Summer months mean higher temperatures, plenty of outdoor activity and, of course, sweating. Feeling thirsty yet? The sensation of thirst is one of the earliest signs you may be dehydrated. Another early warning sign is the color of your urine; the darker it is, the more dehydrated you are.
Many people over the age of 60 may not feel thirsty as often as they did when they were younger. This is because the sense of thirst naturally declines with age and as a result, older adults have an increased risk of dehydration. Whether you’re a child participating in summer sports, an adult working in the yard or an older adult enjoying the porch swing, it’s just as important to recognize the signs of dehydration as it is to learn how to prevent dehydration.
How to prevent dehydration
Here are the five best ways to stay hydrated during the summer:
- Drink when you feel thirsty
It’s easy to get wrapped up in your daily activities and forget to respond to thirst cues but be sure to listen to your body when it’s asking for more fluids.
- Check the inside of your mouth
Does your mouth feel dry inside? Are you having a difficult time producing saliva? These are two very good indicators that it is time to take a nice long drink of water.
- Drink more when you’re exercising
The more you exert yourself, the more water your body needs. The American Council on Exercise, recommends drinking 17-20 ounces of fluid 2-3 hours before exercising, another 8 ounces 20-30 minutes before exercising, 7-10 ounces every 10-20 minutes while exercising and 8 ounces when you are finished.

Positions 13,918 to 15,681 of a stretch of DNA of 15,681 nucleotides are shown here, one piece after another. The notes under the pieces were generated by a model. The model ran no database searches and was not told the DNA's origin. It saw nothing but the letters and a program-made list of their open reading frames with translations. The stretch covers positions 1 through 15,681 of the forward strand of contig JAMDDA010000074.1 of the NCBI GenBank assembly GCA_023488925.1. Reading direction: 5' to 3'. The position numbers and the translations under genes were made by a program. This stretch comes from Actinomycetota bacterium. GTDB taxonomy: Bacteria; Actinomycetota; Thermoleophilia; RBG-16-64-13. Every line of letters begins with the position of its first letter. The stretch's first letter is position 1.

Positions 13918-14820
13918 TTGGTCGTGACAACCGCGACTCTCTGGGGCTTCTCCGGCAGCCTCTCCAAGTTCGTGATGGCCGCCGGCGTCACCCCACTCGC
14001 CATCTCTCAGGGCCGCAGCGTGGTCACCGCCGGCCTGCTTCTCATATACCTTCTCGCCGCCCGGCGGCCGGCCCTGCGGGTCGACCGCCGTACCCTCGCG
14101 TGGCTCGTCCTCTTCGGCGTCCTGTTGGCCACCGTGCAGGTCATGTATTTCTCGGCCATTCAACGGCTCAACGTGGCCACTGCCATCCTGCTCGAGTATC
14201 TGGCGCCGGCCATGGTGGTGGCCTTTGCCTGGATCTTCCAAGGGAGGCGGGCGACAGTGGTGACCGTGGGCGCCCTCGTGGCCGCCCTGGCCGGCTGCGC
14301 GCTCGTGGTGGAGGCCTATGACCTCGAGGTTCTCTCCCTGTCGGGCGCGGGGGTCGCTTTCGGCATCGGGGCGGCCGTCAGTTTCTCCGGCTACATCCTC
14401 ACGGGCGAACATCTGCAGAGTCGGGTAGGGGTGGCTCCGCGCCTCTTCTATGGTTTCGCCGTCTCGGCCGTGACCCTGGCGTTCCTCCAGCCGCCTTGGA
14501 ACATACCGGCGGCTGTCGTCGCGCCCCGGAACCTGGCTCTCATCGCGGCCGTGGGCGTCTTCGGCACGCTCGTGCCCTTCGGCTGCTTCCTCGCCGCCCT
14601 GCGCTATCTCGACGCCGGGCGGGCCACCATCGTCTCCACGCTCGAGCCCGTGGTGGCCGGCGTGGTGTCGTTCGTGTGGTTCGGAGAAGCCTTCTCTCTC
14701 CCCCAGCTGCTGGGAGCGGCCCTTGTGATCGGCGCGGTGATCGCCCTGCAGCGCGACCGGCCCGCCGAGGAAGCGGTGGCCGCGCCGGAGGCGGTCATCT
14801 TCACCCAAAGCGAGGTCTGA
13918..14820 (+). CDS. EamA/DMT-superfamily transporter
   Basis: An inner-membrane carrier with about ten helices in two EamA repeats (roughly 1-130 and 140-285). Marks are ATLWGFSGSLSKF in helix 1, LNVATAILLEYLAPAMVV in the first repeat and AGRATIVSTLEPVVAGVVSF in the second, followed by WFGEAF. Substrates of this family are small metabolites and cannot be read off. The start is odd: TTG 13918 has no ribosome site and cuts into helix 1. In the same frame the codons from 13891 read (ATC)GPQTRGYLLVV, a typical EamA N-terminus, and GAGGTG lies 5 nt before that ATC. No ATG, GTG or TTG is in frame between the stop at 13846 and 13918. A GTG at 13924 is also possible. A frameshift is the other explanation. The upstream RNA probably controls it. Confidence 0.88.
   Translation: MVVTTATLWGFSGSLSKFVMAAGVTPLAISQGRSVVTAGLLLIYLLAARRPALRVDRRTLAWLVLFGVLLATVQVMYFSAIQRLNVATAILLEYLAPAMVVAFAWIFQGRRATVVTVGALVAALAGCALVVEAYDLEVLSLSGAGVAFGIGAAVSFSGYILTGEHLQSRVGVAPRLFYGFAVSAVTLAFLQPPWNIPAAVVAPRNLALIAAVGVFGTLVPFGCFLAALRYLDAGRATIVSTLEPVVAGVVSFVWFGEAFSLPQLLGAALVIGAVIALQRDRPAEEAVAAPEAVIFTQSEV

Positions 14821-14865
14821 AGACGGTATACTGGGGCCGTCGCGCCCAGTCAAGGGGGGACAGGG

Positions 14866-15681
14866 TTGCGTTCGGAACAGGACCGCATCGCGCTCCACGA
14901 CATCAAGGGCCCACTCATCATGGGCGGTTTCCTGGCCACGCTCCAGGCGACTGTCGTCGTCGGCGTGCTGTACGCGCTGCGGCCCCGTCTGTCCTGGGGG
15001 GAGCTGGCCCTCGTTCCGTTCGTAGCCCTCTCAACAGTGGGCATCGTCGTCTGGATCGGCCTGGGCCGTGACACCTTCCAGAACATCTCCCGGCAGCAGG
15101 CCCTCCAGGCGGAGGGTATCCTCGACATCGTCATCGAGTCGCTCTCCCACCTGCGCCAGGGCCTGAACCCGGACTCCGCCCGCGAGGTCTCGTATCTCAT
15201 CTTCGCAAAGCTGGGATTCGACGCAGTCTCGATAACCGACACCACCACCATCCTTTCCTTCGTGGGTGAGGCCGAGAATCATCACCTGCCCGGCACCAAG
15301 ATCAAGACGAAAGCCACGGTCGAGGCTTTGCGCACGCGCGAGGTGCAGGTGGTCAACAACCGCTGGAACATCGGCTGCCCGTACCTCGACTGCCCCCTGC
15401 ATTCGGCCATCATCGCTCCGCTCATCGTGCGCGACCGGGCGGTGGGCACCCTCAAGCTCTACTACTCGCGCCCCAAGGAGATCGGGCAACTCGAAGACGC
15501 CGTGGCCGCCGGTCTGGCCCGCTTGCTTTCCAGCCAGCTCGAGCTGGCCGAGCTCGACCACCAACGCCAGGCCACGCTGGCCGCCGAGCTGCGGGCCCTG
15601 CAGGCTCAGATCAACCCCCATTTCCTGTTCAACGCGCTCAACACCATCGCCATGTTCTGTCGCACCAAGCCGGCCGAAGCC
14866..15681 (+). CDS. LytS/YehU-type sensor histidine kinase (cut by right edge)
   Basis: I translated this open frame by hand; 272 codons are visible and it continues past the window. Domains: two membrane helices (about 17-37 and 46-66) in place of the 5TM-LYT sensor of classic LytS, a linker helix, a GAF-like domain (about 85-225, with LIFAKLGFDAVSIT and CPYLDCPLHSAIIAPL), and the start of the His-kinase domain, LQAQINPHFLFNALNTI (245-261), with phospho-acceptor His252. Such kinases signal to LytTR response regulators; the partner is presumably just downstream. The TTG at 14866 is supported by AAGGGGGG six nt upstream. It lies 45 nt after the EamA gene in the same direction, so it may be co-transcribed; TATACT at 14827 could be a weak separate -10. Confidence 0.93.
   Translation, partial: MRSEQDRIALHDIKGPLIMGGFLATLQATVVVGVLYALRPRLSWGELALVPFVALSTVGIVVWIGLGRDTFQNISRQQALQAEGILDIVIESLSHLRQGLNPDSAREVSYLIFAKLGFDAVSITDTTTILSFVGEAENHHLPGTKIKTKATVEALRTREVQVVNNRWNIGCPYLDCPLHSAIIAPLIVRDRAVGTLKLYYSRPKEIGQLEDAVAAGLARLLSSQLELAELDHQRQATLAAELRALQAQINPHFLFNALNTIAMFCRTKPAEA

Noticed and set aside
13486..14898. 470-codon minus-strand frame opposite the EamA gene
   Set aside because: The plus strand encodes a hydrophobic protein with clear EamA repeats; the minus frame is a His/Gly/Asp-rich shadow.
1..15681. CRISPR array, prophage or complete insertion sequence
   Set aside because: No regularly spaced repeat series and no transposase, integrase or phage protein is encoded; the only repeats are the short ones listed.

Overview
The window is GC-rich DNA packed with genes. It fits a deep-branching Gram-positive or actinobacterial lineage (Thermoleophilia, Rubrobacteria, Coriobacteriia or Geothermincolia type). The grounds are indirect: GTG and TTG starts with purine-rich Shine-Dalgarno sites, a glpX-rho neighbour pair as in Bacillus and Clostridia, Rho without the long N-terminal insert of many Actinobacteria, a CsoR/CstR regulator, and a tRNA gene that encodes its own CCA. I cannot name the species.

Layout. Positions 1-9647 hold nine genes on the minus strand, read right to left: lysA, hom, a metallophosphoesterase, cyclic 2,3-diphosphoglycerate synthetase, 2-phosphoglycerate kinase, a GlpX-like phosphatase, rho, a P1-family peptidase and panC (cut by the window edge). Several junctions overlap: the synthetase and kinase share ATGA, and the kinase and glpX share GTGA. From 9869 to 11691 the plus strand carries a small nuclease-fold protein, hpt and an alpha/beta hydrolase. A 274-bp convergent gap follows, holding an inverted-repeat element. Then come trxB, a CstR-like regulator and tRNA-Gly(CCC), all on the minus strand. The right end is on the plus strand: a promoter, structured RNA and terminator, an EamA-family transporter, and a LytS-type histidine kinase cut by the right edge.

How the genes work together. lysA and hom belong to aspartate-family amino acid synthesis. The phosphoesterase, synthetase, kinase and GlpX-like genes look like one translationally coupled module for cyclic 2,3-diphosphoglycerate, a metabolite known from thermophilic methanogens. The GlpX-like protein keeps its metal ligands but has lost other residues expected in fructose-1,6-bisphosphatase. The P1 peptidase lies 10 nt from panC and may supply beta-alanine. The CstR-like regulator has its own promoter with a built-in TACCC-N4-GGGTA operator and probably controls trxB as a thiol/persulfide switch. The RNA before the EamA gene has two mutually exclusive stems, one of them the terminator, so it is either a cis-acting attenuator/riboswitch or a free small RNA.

- Drink your electrolytes
If you are engaging in physical activities for longer than 60 minutes, you might need to replenish your electrolytes (e.g., minerals like sodium, calcium and potassium) as well as fluids. Drink 4-8 ounces of a low-carb, electrolyte-containing beverage (e.g., coconut nut water or sports drink) every 15-20 minutes. Just sure to select one that has low sugar content.
- Eat hydrating foods throughout the day
Fill your plate with a healthy helping of water-rich foods like watermelon, strawberries, cantaloupe, peaches, oranges, cucumber, lettuce and zucchini to help prevent dehydration.
How to stay hydrated during the summer
Your body depends on water to function and survive. Not only does it help regulate your body temperature, but it also keeps your joints lubricated, prevents infections, delivers nutrients to your cells and keeps your organs functioning properly.
Here’s how to stay hydrated during the summer:
- Light-colored clothes
Tight, dark-colored clothing absorbs more heat and traps sweat, making it more difficult to cool the body. Instead, stay cool with loose-fitting, light-colored fabrics like cotton, linen, rayon or chambray.
- Sunglasses with UV protection
Be bold and don your brightly colored or festive shades this summer to protect your eyes from harmful UV rays to help keep them hydrated.
- Wide-brim sun hats
Wearing a hat that protects your head and face from the sun will help keep your body temperature lower, so you can stay cooler and more hydrated.
- Sunscreen and lip balm (at least SPF 15)
Anytime you leave the house, be sure to slather on plenty of sunscreen and lip balm with SPF 15 or higher to protect yourself from sunburn, which can exacerbate symptoms of dehydration.
If you’re experiencing dehydration symptoms that are severe or affecting your body’s ability to function (e.g., low blood pressure, increased heart rate, fever, vomiting or diarrhea), visit Coastal Urgent Care of Ruston for immediate medical attention. IV fluid hydration can restore fluids and electrolytes that have been lost through sweating, vomiting and diarrhea. When you receive IV fluid therapy, the fluids enter your bloodstream directly, which means the positive effects of hydration begin immediately. IV fluid hydration will help you feel better faster than drinking water alone. We are open for walk-in appointments 7 days/week (Mon – Fri, 8 a.m. – 7 p.m., Sat – Sun, 9 a.m. – 6 p.m.).